The Mulligan strategy with this deck is fairly consistent. You will want to look for Innervate, Darnassus Aspirant, Living Roots and a fast curve of Mech minions, preferably involving Mechwarper. As mentioned previously, you should pay close attention to the effects that Mechwarper, Darnassus Aspirant, and Innervate have on your Mana curve and work out your plan for the first 3 turns before you make your mulligan decision.

Against Aggro decks, a key card is Keeper of the Grove. Since this deck plays only 1 Wrath in favour of a smoother curve of minions, Keeper of the Grove is one your only tools to reverse the tempo on your opponent by playing and removing a minion simultaneously. Outside of this, you should aim for your usual curve of Mechs, with higher than usual priority given to Living Roots. Swipe can also be an excellent keep, especially against Paladin and when you have The Coin.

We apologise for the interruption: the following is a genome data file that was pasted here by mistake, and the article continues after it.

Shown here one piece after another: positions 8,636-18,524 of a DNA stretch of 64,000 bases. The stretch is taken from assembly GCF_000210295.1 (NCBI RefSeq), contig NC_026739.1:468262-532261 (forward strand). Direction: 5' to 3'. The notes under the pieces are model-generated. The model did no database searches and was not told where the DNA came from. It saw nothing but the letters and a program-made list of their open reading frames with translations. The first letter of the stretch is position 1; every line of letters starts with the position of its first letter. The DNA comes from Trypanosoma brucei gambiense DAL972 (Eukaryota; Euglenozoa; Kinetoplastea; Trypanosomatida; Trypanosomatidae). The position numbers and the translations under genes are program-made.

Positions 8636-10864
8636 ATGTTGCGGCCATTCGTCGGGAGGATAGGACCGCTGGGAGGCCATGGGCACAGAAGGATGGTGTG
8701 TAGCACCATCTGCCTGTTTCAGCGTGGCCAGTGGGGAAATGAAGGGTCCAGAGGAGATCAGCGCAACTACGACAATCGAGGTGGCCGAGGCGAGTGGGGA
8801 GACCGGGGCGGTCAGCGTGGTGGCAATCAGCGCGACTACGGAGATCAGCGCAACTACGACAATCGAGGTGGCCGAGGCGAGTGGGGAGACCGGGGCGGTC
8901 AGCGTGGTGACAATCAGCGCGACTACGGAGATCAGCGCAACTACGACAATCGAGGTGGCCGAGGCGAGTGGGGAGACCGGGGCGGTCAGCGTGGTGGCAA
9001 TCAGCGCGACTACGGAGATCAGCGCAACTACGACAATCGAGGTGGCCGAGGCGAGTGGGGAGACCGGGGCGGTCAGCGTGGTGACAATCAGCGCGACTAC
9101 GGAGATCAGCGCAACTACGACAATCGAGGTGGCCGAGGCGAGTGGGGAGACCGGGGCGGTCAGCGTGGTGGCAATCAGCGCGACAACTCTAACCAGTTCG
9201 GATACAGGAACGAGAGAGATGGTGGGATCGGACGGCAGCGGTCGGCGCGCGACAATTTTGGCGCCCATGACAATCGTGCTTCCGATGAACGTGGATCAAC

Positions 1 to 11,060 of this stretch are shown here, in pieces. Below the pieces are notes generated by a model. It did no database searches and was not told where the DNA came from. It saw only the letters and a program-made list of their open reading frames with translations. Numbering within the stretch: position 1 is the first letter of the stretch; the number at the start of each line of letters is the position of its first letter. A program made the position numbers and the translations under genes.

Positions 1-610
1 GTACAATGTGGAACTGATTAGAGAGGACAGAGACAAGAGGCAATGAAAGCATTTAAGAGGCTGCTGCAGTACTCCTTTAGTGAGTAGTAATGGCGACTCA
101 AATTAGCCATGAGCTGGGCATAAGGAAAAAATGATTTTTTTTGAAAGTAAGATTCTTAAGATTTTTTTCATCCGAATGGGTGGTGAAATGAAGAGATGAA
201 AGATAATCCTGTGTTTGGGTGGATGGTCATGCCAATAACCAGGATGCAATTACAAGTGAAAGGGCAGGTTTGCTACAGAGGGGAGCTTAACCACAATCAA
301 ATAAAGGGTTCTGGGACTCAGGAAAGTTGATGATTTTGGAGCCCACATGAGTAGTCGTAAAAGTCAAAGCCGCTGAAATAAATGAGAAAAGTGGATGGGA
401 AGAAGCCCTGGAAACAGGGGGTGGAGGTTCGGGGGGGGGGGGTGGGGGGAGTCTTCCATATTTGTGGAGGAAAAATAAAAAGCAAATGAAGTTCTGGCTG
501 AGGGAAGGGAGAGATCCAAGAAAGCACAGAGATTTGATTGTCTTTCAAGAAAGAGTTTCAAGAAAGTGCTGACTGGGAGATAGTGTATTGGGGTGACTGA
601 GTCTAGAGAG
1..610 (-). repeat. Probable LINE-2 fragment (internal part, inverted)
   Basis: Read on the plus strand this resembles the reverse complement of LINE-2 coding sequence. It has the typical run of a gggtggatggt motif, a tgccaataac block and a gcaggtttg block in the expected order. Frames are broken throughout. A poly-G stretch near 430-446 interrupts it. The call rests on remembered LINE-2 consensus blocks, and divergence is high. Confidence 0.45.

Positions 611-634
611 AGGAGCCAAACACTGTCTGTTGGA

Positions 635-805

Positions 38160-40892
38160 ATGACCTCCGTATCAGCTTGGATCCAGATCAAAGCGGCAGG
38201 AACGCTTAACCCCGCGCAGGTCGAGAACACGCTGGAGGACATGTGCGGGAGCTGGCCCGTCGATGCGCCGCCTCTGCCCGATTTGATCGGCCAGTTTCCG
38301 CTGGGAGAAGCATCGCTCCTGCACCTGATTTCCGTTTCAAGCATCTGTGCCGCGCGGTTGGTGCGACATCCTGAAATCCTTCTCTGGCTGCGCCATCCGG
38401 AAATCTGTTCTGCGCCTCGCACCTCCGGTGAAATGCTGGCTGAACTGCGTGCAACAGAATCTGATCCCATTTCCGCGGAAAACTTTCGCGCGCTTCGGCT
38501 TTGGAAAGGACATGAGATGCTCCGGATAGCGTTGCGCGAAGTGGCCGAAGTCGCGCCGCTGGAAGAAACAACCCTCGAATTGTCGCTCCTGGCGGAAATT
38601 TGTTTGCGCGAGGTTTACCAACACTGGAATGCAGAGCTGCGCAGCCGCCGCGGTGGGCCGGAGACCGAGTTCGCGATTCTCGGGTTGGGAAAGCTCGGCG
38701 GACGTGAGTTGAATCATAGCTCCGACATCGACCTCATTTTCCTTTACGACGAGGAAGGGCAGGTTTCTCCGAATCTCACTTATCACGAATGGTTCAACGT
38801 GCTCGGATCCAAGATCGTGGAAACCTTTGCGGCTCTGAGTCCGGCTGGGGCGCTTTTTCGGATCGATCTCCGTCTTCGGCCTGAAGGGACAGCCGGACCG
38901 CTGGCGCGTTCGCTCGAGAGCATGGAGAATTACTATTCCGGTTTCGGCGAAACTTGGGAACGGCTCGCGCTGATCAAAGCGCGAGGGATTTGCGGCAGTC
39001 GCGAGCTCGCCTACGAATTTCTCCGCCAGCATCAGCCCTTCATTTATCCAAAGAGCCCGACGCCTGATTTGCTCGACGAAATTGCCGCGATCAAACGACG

Against Control decks, you should mulligan extremely aggressively for a fast start, since it is important to out pace the slower deck in the early turns and gain an advantage. If you do not find yourself ahead in the early game, you are likely to fall behind in the later turns where their hugely powerful minions can take over the game.

3.3. Card Swaps

A second copy of Wrath can be included in the deck in place of a Druid of the Claw or Loatheb if you are encountering a lot of Aggro decks.

Alternatively, Wrath can be cut from the deck completely to make room for more cards like Tinkertown Technician or Harvest Golem.

Piloted Sky Golem can be replaced with a second copy of Force of Nature for more burst potential.